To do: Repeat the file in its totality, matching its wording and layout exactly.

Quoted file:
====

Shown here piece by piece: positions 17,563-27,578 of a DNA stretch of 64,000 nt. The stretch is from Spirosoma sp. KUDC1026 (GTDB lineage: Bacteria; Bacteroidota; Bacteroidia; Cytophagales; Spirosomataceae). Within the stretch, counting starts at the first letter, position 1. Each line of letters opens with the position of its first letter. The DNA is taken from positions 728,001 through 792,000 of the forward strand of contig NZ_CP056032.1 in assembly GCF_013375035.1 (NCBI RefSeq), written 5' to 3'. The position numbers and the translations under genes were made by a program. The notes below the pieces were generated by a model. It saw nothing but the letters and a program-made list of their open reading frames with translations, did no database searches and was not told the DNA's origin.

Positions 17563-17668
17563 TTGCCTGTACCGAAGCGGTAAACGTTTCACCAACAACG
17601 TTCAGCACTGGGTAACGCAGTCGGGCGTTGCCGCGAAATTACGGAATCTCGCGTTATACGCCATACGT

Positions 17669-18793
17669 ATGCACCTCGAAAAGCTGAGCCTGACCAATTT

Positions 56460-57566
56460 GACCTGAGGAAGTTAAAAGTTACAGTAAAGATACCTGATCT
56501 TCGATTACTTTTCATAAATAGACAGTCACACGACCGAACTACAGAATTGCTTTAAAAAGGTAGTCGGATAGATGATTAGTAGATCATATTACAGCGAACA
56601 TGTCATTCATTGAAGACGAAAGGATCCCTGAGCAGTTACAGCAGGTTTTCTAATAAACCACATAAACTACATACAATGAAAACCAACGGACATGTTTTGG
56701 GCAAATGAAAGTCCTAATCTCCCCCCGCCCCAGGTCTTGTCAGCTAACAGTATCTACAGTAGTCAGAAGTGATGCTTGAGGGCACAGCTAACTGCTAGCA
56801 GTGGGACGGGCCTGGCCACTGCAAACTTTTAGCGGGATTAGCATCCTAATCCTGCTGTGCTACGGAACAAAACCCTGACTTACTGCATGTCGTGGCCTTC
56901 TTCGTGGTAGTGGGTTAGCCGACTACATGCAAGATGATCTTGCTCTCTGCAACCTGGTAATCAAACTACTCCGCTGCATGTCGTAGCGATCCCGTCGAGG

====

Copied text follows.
Shown here piece by piece: positions 17,563-27,578 of a DNA stretch of 64,000 nt. The stretch is from Spirosoma sp. KUDC1026 (GTDB lineage: Bacteria; Bacteroidota; Bacteroidia; Cytophagales; Spirosomataceae). Within the stretch, counting starts at the first letter, position 1. Each line of letters opens with the position of its first letter. The DNA is taken from positions 728,001 through 792,000 of the forward strand of contig NZ_CP056032.1 in assembly GCF_013375035.1 (NCBI RefSeq), written 5' to 3'. The position numbers and the translations under genes were made by a program. The notes below the pieces were generated by a model. It saw nothing but the letters and a program-made list of their open reading frames with translations, did no database searches and was not told the DNA's origin.

Positions 17563-17668
17563 TTGCCTGTACCGAAGCGGTAAACGTTTCACCAACAACG
17601 TTCAGCACTGGGTAACGCAGTCGGGCGTTGCCGCGAAATTACGGAATCTCGCGTTATACGCCATACGT

Positions 17669-18793
17669 ATGCACCTCGAAAAGCTGAGCCTGACCAATTT

Positions 56460-57566
56460 GACCTGAGGAAGTTAAAAGTTACAGTAAAGATACCTGATCT
56501 TCGATTACTTTTCATAAATAGACAGTCACACGACCGAACTACAGAATTGCTTTAAAAAGGTAGTCGGATAGATGATTAGTAGATCATATTACAGCGAACA
56601 TGTCATTCATTGAAGACGAAAGGATCCCTGAGCAGTTACAGCAGGTTTTCTAATAAACCACATAAACTACATACAATGAAAACCAACGGACATGTTTTGG
56701 GCAAATGAAAGTCCTAATCTCCCCCCGCCCCAGGTCTTGTCAGCTAACAGTATCTACAGTAGTCAGAAGTGATGCTTGAGGGCACAGCTAACTGCTAGCA
56801 GTGGGACGGGCCTGGCCACTGCAAACTTTTAGCGGGATTAGCATCCTAATCCTGCTGTGCTACGGAACAAAACCCTGACTTACTGCATGTCGTGGCCTTC
56901 TTCGTGGTAGTGGGTTAGCCGACTACATGCAAGATGATCTTGCTCTCTGCAACCTGGTAATCAAACTACTCCGCTGCATGTCGTAGCGATCCCGTCGAGG